Not too long ago, a friend and I were talking about how we unfairly label people...especially at church. It really bothered me because I realized how absolutely correct we were in our assessment. When it comes to judging and labeling people, the church is guilty as charged. There's a cool story in the Bible that, I think, shows us how to respond to labeling others. *Warning* if you get squeamish about saliva, this isn't the read for you:
"…Some people brought a blind man and begged Jesus to touch him. He took the blind man by the hand and led him outside the village. When he had spit on the man's eyes and put his hands on him, Jesus asked, "Do you see anything?" He looked up and said, "I see people; they look like trees walking around." Once more Jesus put his hands on the man's eyes. Then his eyes were opened, his sight was restored, and he saw everything clearly…"
- Mark 8:22-25
This is a familiar passage about how Jesus healed a blind man. But, let's delve into this story a little more...
Why do you think Jesus had to touch the blind man twice for his sight to be restored? I mean, couldn't Jesus get it right the first time?! To be honest, I don't think He actually needed to touch the man again. I think He chose to. I think that Jesus wanted to make a point with His second touch. I suspect that He was showing us that even if He spits in our eyes, it doesn’t mean that we will automatically have clear vision. Sometimes we need for Him to touch us over and over again to help us see clearly.
Let me ask you: Do you have blurred vision? When you look people, what do you see? The truth is: anytime we look at another human being as an object -- just like the blind man -- there’s a good chance that our vision is still blurred, even if Jesus has already spit in our eyes. The Church is full of people who have had their eyes spat in by Jesus, and yet their vision is still blurred; folks like you and me. Whenever we label people with terms like black/white; Democrat/Republican, Homo/Hetero, sinner/saint, rich/poor, etc., there’s a good chance that we're not seeing people clearly enough. What we need is for Jesus to touch us again for us to have our sight fully restored; that is, to see things as He does.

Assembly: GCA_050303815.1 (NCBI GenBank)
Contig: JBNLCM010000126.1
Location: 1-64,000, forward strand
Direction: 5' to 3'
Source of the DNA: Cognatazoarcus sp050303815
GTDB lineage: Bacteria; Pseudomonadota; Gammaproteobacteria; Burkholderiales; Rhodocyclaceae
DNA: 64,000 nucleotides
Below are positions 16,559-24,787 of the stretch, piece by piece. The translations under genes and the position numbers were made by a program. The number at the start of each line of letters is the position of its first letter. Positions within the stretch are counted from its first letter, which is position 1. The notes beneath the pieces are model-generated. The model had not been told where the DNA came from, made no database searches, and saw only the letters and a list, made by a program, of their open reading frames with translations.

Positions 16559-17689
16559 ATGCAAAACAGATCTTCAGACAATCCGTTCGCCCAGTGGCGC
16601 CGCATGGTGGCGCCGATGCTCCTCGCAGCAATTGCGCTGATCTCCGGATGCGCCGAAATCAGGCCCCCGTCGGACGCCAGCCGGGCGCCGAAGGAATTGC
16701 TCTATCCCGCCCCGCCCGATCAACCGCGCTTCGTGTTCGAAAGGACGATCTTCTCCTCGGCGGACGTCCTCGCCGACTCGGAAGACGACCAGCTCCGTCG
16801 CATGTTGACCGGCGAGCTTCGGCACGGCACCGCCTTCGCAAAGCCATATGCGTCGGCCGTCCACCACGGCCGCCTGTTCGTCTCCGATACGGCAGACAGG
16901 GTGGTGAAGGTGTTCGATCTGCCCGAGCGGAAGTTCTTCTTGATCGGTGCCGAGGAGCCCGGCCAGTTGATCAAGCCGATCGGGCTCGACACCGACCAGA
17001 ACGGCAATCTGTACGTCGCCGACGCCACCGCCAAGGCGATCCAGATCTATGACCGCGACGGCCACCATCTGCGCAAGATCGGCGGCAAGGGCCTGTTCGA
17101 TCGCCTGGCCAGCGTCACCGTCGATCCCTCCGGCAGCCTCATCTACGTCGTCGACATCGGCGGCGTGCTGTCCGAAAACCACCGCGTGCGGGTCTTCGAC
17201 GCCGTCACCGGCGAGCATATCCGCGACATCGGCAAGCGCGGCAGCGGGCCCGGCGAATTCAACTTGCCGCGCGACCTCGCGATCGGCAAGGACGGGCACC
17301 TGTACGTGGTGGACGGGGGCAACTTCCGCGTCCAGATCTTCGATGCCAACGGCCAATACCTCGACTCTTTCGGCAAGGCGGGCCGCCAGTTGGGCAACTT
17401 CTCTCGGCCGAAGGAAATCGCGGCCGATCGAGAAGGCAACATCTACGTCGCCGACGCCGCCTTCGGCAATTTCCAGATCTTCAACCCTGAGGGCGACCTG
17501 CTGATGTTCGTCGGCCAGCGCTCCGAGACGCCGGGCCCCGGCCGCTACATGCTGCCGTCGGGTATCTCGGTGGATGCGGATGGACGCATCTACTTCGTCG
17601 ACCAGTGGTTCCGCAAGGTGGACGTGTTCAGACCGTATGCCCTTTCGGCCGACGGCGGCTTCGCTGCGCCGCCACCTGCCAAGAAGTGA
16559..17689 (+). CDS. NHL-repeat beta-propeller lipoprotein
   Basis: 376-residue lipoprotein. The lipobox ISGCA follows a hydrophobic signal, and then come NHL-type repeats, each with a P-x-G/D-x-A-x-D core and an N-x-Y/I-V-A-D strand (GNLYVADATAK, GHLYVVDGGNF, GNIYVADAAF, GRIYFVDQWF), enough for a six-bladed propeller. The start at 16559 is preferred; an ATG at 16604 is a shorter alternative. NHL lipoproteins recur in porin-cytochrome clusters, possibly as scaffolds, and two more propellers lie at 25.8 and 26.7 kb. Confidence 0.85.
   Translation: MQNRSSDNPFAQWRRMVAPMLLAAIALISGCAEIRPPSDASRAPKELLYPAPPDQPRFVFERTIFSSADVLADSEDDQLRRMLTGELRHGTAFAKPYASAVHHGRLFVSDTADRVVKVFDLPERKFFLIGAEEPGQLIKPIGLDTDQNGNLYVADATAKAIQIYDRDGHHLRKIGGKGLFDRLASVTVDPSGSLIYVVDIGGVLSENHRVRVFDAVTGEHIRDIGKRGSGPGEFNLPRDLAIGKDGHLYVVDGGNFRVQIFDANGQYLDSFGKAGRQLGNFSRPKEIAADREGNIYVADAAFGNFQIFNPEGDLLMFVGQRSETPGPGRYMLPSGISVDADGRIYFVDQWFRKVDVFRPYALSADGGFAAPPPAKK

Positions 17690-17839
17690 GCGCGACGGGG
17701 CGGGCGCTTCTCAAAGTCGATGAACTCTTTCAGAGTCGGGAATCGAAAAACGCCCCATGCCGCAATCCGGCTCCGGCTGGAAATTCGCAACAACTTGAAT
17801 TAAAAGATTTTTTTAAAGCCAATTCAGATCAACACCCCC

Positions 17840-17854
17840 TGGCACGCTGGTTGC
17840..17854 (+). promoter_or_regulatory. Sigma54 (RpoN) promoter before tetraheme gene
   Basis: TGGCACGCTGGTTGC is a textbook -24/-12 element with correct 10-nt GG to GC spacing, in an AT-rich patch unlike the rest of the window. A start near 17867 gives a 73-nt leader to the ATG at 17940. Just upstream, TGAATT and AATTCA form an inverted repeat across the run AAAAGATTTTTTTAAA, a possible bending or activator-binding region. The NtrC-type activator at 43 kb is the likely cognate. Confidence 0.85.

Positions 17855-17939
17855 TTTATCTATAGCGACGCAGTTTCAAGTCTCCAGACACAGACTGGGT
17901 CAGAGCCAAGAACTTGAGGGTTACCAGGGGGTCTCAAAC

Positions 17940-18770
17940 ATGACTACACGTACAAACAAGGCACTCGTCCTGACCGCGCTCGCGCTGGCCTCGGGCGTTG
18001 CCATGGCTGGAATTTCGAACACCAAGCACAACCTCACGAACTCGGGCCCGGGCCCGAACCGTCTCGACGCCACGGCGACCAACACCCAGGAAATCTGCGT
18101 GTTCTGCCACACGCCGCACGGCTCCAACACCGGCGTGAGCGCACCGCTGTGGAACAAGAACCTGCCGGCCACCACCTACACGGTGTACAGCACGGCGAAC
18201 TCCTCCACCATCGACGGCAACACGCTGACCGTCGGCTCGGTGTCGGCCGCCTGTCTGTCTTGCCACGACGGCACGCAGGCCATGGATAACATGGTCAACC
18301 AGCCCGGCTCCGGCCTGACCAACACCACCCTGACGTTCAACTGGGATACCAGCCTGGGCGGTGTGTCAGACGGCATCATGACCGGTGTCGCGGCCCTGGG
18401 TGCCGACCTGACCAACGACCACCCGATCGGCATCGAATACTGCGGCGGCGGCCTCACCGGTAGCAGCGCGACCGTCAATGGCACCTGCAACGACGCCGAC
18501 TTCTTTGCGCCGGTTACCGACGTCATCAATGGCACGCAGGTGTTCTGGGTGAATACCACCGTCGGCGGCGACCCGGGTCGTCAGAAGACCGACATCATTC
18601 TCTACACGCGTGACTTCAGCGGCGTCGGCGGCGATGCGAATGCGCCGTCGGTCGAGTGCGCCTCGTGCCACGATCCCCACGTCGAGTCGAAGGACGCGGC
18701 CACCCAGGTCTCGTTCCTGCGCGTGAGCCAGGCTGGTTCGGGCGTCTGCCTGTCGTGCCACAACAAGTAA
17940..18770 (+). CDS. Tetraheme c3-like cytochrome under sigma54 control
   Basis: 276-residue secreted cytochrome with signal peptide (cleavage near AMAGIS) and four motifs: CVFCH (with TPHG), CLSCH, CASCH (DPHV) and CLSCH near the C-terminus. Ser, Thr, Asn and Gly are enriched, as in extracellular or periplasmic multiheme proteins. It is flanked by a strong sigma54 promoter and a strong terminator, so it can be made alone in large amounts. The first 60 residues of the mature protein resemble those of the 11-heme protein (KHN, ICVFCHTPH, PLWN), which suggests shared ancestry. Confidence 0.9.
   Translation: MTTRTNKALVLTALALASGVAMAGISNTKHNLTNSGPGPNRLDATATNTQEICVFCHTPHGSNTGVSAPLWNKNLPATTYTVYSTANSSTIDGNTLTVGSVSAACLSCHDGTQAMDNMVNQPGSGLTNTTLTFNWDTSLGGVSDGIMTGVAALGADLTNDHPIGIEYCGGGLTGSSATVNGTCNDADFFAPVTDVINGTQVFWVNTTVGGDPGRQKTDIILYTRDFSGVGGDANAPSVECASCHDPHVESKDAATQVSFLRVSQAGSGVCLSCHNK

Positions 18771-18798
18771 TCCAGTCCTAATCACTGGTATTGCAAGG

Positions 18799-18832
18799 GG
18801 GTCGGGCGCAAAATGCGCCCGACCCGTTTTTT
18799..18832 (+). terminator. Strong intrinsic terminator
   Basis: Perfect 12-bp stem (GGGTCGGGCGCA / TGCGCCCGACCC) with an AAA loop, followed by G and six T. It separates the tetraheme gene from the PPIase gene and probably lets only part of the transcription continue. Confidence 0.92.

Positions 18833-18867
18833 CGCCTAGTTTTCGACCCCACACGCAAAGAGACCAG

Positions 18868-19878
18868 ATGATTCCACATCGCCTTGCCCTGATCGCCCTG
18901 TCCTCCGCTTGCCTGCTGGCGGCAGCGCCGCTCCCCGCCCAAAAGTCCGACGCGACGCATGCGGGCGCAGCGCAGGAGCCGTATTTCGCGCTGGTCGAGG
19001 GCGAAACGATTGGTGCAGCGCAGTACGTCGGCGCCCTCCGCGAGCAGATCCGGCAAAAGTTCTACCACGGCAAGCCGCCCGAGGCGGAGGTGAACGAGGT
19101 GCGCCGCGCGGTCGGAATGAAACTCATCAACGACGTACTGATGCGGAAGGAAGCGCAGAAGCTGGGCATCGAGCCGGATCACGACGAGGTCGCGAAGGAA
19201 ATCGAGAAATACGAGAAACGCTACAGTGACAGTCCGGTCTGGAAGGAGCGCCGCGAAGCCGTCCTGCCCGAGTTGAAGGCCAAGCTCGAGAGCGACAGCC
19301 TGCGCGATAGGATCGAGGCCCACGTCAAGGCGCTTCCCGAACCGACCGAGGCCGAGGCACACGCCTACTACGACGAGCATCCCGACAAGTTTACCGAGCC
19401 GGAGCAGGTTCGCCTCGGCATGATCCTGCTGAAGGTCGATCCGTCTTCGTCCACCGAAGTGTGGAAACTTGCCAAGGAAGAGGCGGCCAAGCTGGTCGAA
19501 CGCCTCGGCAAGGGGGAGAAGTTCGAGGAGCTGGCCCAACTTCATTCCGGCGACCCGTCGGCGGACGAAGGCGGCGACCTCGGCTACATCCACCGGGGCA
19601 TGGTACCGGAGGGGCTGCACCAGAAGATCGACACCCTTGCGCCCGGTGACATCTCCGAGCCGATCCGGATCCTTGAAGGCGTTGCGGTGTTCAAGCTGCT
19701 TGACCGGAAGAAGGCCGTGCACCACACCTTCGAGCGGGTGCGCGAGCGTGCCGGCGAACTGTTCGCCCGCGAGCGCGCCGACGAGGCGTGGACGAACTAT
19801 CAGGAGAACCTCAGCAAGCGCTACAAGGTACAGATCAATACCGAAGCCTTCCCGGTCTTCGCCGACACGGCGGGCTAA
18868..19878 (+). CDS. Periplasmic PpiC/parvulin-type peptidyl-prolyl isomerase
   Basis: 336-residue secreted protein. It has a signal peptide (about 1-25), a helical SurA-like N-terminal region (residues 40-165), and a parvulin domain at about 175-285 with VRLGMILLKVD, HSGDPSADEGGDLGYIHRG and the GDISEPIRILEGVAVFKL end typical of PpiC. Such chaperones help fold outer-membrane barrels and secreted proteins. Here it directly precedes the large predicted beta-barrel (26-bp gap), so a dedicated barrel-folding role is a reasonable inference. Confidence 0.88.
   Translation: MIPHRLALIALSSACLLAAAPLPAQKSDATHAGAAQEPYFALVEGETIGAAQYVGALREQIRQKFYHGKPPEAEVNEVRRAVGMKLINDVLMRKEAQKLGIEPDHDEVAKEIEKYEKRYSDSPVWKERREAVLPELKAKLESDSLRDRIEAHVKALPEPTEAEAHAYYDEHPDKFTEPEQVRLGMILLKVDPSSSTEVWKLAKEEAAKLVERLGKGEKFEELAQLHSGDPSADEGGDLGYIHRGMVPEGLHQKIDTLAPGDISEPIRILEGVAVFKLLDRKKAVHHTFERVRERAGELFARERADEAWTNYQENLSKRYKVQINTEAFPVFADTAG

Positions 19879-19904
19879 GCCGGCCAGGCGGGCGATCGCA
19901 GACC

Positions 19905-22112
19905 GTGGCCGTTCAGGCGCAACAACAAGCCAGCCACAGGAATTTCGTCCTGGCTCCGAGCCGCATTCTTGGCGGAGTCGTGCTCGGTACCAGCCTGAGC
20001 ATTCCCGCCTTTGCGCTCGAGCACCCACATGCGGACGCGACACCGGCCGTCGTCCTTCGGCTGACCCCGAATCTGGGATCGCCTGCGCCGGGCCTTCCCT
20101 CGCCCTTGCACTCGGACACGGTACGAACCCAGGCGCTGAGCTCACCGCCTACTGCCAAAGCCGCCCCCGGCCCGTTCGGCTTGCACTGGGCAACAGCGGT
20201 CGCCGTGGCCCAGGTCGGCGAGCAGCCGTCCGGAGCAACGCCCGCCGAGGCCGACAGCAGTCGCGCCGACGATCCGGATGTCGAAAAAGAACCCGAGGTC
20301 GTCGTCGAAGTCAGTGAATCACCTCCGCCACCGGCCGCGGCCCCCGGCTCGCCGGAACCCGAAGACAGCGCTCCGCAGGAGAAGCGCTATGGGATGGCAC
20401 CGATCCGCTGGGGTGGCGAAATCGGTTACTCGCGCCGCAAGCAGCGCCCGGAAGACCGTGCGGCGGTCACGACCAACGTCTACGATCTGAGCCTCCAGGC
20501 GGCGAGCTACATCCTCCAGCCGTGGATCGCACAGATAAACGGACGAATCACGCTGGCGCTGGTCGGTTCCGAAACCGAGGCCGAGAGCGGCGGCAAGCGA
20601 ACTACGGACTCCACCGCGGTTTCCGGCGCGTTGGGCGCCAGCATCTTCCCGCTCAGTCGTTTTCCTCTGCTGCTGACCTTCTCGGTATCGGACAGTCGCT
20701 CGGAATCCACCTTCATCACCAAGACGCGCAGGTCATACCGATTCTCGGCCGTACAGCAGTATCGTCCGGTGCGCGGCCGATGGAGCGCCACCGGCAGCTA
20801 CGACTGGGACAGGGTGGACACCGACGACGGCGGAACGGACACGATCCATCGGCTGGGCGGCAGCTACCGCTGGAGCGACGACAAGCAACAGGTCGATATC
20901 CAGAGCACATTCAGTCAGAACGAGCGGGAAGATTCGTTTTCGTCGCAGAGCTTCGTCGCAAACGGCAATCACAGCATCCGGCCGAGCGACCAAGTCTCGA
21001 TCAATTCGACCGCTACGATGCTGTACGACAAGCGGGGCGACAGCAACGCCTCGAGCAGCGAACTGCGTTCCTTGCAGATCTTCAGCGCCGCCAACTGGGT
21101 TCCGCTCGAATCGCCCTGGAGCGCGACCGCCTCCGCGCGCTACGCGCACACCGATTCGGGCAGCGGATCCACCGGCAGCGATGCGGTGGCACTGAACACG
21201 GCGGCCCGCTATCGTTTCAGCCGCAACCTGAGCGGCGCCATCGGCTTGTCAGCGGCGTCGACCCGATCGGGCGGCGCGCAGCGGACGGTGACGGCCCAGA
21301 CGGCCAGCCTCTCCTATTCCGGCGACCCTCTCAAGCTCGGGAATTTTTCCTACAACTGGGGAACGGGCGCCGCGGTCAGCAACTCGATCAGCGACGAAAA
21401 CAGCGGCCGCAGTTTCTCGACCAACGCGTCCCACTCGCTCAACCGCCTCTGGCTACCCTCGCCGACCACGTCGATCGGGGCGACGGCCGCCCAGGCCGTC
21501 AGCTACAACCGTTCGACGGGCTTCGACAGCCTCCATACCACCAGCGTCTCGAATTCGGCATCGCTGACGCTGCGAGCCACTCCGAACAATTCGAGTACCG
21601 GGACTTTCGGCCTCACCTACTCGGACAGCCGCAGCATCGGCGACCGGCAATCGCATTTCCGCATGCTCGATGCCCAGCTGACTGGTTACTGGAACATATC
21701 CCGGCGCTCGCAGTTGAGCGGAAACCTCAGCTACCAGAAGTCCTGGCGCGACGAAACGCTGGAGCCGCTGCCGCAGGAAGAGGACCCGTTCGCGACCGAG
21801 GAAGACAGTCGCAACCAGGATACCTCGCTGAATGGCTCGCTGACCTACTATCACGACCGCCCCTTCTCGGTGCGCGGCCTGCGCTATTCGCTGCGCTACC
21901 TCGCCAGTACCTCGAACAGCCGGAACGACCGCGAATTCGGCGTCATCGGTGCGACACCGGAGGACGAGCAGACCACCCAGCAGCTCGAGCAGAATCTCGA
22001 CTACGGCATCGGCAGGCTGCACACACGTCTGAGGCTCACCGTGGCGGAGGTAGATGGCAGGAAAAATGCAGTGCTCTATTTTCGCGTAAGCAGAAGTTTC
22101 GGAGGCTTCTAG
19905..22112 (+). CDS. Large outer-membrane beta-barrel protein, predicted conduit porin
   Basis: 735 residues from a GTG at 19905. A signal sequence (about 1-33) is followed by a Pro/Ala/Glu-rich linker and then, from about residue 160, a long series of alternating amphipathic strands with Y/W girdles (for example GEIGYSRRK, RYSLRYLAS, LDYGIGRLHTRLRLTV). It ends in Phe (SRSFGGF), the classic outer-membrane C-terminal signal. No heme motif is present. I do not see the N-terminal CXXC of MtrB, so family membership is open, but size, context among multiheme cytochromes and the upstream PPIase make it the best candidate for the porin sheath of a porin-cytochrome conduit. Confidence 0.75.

After that, Jesus asked the man what he saw. Jesus gave the man the opportunity to confess to Him that his vision wasn't complete. Everyday that we're alive, Jesus gives us the opportunity to tell Him that we don't see people as we should. He gives us the chance to tell Him that our vision is still blurred.
Jesus doesn’t see people as objects to be labeled, but rather as His creations to be loved. And if you think a person – any person – is above receiving Jesus’ love, then you might need more spit in your eyes. You may have to be touched again. If you find yourself spending more time condemning others behind your bully pulpit, than you spend your time elevating people in Christ, maybe you need a little more spit in your eyes. Then after Jesus works for you, tell Him what you see.
As Christians, I think that we should pray to see others as Jesus sees them; through the eyes of love.